The 5th installment of Loki is an absolutely wild ride. The series takes its weirdness up yet another notch. We are introduced to new characters, new settings, new plotlines, and just all-around novel elements throughout the episode. Overall, the episode is extremely fun, exciting, and vibrant in its storytelling. Finally, the series starts to reel us into the cataclysmic awakening of the strange and powerful new edge of the MCU that we have been anticipating. Bolstered by stunning visuals and a chilling score, the episode is a tour de force, though not without its flaws.

The ultimate question and drive underscoring this penultimate episode is the question of who is actually behind the TVA. Ravonna seems suspicious but also confused about the situation, so the reveal of her role in the process should be interesting. Nothing will stop her from pursuing her seeming glorious purpose in bringing down the TVA, and she prunes herself, leading to her joining our titular character(s) in the Void because she deducts that whoever is in charge is hiding behind the Void that is the end of time. Honestly, that is a ridiculously cool concept, but (like most things in the series if you choose to dive too deep into it) doesn’t necessarily make the most sense as a whole. Still, the cliffhanger ending of the episode sets up a hopefully fist-pumping, satisfying reveal.

What was potentially set up to be a casual romp with various Loki variants turns out to be a cat-and-mouse adventure literally spanning time and space. We are introduced to the Void — the place where all pruned things and reset timeline are transferred to—and Alioth, a harrowing cloud that destroys everything in its path and reigns terror over the Void. Here, Loki meets his main variant companions — Classic Loki, Kid Loki, and Alligator Loki. We briefly see a gaggle of numerous Loki variants, including President Loki, but this merely turns out to be a brief shiny interlude. If they serve a purpose, it is to make the point the Lokis are generally scheming, traitorous, back-stabbing beings.

Not to worry, though, because the episode works hard to point out that not every Loki has to be the same. The main Loki team highlights that Lokis can be different—in this case, they have the ability and drive to work together for a less-than-common purpose. Moreover, Kid Loki takes the time to carry Alligator Loki around and the crew routinely defends the reptile as a bona fide Loki. Clearly, there can be some layers to a Loki. Loki makes this theme explicit when he tells Sylvie that he can be different. The bond and trust between the two is highlighted, and they’re relationship is still awkwardly ambiguous. Loki and Mobius also hugged as Mobius returned to the TVA, noticeably without Loki stabbing him in the back.

Yet if that is not enough, the absolute force that is Classic Loki sacrificing himself for Loki and Sylvie’s cause as his “glorious purpose” is a striking metaphor for the Loki-as-a-hero theme. Classic Loki commands much of the impact of the episode when he conjures up the entirety of Asgard like it’s nothing. This is a far cry from what we’ve seen Loki conquer, and it is likely a foreshadowing of what we may see in the next episode.

At the end of the day, we have crises in both the Void and the TVA. While it’s entirely possible that they will all converge in the final episode, we might also see the fallout of whatever Sylvie and Loki discover on two separate fronts. One, Loki and Sylvie’s encounter with the being in the castle-looking scape past Alioth. Two, Ravonna, B-15, Mobius, Miss Minutes, and the entire staff of the TVA coming to grips with the dissolution of the Time-Keepers mythos.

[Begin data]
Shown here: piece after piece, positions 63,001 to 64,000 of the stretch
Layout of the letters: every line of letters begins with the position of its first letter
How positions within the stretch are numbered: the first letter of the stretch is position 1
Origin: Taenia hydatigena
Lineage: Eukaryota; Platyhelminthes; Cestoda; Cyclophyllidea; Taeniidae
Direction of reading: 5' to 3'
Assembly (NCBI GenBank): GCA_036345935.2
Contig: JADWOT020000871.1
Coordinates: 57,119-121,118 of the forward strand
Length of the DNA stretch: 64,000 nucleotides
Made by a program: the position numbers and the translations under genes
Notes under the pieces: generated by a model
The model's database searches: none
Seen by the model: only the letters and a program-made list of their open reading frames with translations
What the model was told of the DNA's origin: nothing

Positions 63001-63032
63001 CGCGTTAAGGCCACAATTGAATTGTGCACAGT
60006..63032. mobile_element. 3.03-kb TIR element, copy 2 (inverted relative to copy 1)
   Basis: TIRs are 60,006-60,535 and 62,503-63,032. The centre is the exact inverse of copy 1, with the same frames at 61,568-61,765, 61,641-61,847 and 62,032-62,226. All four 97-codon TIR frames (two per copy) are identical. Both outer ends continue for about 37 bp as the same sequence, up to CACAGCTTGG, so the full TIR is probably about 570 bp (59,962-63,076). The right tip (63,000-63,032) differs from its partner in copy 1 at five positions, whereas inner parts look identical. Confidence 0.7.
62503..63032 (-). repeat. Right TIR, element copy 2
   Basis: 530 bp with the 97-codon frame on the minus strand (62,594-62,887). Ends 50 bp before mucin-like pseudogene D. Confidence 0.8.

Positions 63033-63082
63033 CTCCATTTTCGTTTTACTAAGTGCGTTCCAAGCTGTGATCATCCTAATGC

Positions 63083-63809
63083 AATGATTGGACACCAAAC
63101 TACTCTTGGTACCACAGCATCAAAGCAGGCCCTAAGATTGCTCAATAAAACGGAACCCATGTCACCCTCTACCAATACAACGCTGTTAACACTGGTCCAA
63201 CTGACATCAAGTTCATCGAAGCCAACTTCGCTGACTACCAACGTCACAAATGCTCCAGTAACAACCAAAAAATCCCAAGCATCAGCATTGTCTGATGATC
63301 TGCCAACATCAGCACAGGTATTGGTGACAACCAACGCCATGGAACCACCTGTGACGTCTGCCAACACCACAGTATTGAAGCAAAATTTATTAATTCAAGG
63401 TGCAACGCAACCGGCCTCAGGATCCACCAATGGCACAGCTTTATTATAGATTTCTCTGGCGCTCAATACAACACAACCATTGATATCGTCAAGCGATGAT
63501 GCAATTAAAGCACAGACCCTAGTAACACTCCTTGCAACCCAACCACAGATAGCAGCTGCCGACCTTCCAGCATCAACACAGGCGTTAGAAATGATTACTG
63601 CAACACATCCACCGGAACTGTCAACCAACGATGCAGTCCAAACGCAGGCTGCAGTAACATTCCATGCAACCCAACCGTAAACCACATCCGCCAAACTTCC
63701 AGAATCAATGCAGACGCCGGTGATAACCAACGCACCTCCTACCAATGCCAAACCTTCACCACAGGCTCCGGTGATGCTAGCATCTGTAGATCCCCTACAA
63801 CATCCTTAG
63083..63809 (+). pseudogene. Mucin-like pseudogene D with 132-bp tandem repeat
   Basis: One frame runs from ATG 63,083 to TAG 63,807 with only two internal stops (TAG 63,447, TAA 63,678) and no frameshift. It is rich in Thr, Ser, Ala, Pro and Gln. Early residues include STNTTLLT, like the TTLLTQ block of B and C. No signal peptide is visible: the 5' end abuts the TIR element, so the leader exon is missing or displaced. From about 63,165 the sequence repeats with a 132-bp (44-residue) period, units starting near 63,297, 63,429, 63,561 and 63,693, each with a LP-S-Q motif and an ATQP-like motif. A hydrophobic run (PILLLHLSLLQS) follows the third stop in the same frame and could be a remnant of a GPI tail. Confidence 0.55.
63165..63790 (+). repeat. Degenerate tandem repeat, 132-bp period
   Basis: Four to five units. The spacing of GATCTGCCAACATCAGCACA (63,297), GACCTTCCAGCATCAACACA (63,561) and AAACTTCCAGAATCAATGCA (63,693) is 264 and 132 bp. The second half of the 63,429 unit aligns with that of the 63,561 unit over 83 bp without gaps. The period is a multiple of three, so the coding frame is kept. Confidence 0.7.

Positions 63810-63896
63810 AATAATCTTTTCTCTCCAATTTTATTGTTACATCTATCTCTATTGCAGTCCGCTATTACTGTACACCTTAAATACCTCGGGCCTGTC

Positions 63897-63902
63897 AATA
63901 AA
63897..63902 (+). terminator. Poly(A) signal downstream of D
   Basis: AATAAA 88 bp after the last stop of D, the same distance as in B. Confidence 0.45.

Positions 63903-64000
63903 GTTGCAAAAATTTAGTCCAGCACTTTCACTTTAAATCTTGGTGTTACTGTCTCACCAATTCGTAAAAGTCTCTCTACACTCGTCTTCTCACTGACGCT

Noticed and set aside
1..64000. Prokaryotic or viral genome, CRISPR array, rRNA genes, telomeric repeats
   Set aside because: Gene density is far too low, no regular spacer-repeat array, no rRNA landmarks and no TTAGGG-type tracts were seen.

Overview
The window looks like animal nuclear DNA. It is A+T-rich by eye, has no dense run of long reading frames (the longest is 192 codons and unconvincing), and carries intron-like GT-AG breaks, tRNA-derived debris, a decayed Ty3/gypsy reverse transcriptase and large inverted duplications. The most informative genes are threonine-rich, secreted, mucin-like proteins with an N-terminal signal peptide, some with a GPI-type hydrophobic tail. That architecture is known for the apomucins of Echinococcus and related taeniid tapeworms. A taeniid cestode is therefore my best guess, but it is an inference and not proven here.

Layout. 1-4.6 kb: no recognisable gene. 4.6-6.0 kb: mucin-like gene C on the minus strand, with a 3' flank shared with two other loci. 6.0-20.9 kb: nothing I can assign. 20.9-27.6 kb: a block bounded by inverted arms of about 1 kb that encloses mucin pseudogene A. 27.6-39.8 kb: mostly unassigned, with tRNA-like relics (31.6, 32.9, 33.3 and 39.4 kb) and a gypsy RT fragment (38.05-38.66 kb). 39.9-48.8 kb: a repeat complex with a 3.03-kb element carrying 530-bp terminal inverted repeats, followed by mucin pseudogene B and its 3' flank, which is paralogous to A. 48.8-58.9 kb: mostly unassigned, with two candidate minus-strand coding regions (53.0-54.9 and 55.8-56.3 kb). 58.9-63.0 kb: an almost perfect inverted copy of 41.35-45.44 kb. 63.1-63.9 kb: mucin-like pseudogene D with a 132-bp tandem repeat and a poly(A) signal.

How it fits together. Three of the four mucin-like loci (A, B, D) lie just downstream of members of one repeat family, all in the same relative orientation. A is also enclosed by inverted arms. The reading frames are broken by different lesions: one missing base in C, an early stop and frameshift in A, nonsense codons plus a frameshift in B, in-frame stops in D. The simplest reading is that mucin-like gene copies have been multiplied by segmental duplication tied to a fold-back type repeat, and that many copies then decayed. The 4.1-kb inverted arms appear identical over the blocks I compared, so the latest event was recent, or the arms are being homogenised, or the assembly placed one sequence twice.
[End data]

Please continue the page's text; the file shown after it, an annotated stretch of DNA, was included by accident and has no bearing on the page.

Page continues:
Loki’s and Sylvie’s defeat of Alioth is intriguing, but feels like a sort of ex machina solution with Loki being able to all of a sudden use enchantment simply because the two realize that they “are the same.” Similarly, they both seem to have sudden realizations and manifestations that they are far more powerful than they had realized after watching Classic Loki do his thing. The dialogue and formatting at times in this episode feels cornier and more forced than usual, likely due to the very rushed introductions of new characters and entirely new story setting. Like last episode, the relationship between Sylvie and Loki, when focused on, is awkward and arguably uncomfortable (depending on where you fall in the Sylki shipping spectrum). The entirety of the Void and Alioth and the being behind the curtain is virtually brand new to the series via this episode, and so the story really blows itself open all at once. But while the choppiness of Episode 5 stood out enough to impact the experience as a whole, it was all for the sake of a fast-paced epic story filled with the type of plot we’ve wanted from the series. So, on balance the episode justifiably delivers its message and its journey.


4.5 Throgs out of 5

Overall, Episode 5 was somewhat hard to rate. The plot itself is aggressive and wild and abrupt and exciting and mysterious and leaves you wanting more. On one hand, it was sometimes bogged down by forced dialogue or cheap and shallow resolutions. On the other hand, it deserves all points for ambition and a its bold embarking into the wild West of the MCU. This episode does more to expand the scope of the Universe than likely any previous MCU piece, and that deserves recognition.


  • As was predicted last week, Alligator* Loki was the star of the show.
  • Loki got a fun new golden dagger but barely used it, so I’m assuming it might play a more prominent role in the finale.
  • Whoever is behind the void is truly an A+ villain (I assume) at this point. Whether or not it’s someone we end up excited about, they do rule over a castle at the end of time and have control over a universal timeline. Honestly, I can’t say any MCU villain has really flexed that hard.